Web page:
For months, Israeli commentators have argued that former IDF Chief of Staff Benny Gantz is the only candidate who could conceivably lead a successful challenge to Prime Minister Netanyahu and the Likud. Gantz’s new Hosen L’Yisrael (Israel Resilience) Party surged in the polls shortly after its creation, and received a small boost last month when it teamed up with Telem, the new party created by former Likud Defense Minister Moshe “Bogie” Ya’alon. Yet in the past few weeks, as the Gantz-Ya’alon slate has remained at least ten seats behind Likud in the polls, Netanyahu’s opponents across the left and center have urged Gantz to team up with Yair Lapid and his centrist Yesh Atid Party.
Today, after weeks of “will they or won’t they” speculation, Gantz and Lapid finally dropped the political bombshell, announcing a new joint slate to be called “Blue and White.” Under their partnership agreement, Gantz would initially serve as prime minister in the next government, while Lapid would be foreign minister. After two and a half years in office, Lapid would then take over the prime minister’s role. Such a “rotation” agreement has some precedent in Israeli politics — in the 1980s, Labor’s Shimon Peres and Likud’s Yitzhak Shamir formed a coalition government and rotated the role of PM.
Under the agreement, Moshe Ya’alon would serve as defense minister — the post he formerly held under Netanyahu from 2013-2016. Also adding a major boost to the new partnership is former IDF Chief of Staff Gabi Ashkenazi, another popular figure with strong security credentials, who will take the number-four spot on the “Blue and White” list. Polls before the partnership indicated that if Gantz and Lapid were to join forces, they would have a good chance of finishing ahead of Likud to become the largest party in the next Knesset, thereby giving them first crack at forming a government. Ashkenazi joining the list could help push it over the top. But how this new centrist force would actually govern — and how they would approach Israeli-Palestinian issues in particular — is far from certain.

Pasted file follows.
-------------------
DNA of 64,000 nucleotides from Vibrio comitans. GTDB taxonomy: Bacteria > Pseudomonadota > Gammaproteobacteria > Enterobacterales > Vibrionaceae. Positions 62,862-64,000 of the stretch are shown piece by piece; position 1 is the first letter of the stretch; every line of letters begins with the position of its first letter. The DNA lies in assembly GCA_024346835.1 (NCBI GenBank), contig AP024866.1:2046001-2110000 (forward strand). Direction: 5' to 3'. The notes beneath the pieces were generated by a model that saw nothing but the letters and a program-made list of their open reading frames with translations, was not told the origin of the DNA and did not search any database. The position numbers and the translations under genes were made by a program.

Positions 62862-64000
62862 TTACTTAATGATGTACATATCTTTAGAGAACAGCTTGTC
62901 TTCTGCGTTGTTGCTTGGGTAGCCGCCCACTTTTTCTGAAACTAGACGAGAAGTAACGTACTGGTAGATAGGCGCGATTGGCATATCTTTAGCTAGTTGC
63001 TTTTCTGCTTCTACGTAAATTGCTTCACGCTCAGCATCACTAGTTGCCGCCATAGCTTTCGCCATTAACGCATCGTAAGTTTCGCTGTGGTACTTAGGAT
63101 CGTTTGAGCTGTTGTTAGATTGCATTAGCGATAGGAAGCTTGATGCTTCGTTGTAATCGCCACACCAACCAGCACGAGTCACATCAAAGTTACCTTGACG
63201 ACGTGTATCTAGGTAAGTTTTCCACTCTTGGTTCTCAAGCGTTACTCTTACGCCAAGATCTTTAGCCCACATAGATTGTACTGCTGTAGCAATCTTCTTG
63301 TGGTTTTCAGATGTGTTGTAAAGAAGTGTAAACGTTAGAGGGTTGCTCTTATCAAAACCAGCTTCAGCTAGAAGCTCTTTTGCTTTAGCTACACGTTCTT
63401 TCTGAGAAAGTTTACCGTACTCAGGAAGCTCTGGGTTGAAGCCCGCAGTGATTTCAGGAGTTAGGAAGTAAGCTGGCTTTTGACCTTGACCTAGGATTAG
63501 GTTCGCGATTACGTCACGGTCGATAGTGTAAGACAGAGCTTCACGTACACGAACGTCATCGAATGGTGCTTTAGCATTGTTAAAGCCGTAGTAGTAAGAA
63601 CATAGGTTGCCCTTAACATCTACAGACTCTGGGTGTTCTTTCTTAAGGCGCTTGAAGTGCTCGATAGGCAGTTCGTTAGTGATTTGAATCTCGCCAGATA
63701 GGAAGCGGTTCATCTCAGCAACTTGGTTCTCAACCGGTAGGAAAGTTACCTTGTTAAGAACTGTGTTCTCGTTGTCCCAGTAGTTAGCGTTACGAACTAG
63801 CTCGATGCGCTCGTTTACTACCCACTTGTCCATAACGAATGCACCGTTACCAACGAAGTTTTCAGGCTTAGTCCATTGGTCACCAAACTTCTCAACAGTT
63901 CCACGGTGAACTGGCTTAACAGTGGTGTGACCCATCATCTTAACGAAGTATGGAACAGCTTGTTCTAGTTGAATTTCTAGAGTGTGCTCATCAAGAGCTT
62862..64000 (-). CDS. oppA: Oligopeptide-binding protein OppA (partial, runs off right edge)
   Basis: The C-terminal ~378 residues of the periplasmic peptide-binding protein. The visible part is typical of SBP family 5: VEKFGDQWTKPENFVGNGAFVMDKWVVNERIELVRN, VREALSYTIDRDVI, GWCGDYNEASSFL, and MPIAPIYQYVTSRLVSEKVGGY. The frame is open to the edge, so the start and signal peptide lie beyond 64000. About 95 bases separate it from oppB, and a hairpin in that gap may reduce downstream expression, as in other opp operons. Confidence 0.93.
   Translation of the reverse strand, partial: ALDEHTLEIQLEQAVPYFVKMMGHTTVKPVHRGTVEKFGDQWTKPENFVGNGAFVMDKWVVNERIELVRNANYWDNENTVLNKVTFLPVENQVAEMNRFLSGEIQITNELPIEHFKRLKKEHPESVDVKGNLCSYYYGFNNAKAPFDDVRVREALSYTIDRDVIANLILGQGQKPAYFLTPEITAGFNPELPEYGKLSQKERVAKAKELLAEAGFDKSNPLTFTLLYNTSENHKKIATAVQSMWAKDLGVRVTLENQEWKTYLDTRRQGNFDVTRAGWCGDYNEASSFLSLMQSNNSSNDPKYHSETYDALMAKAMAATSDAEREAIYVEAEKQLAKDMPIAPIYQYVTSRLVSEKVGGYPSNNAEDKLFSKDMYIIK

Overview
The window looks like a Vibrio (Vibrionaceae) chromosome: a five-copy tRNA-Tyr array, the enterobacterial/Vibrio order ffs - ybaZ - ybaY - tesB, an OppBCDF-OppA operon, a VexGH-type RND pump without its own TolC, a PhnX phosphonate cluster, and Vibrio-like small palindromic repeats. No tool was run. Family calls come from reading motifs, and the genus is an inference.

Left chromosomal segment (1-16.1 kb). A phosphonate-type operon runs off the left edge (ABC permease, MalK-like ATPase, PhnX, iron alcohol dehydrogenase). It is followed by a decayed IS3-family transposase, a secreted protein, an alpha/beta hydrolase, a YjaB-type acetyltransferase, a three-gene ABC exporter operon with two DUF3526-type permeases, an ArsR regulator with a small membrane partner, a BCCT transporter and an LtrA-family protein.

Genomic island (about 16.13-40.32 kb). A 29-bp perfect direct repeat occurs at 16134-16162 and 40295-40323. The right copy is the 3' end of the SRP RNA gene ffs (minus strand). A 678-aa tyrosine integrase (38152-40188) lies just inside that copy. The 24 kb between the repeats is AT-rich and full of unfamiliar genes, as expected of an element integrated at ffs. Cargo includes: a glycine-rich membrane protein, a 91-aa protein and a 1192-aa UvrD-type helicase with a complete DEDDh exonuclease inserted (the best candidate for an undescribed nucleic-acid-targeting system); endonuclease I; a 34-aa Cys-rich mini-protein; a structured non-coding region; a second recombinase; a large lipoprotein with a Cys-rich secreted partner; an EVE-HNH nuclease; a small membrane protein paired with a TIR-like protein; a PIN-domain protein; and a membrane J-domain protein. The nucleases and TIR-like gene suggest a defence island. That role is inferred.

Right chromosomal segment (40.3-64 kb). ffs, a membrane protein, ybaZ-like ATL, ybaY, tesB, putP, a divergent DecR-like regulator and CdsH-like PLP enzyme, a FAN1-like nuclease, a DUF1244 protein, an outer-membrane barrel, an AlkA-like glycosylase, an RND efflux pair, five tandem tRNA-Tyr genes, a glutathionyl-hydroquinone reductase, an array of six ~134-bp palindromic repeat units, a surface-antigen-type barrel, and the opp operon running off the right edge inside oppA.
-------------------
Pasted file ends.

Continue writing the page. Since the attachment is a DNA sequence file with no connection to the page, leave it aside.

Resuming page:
Gantz’s campaign has focused so far on appealing to center-right voters with a “strong on security, tough on terror” message. At the same time, he has indicated a desire to pursue peace and refused to rule out a future evacuation of West Bank settlements outside the major blocs.
Lapid has been publicly supportive of the two-state solution in the past, though he has largely de-emphasized the Palestinian issue in recent years.
As an avowed opponent of the two-state solution, Ya’alon is the clear right-winger of the group. After his partnership with Gantz was announced, Ya’alon replied “of course not” when asked if he would support the principle of two states for two peoples.
Among Blue and White’s top four leaders, Ashkenazi may be the most publicly supportive of proactive negotiations towards an Israeli-Palestinian agreement. In an interview last year, he said that “Oslo shows the ability to take a calculated risk….I think if our goal is to exist as a state with a Jewish majority, a Jewish state, democratic, safe, in a security sense — strong and legitimate, we have no way out besides separating from the Palestinians, in a secure, responsible way.” In 2012, Ashkenazi, said Israel must “outline the parameters for peace, including permanent borders, in order to see if the Palestinians will accept our conditions.”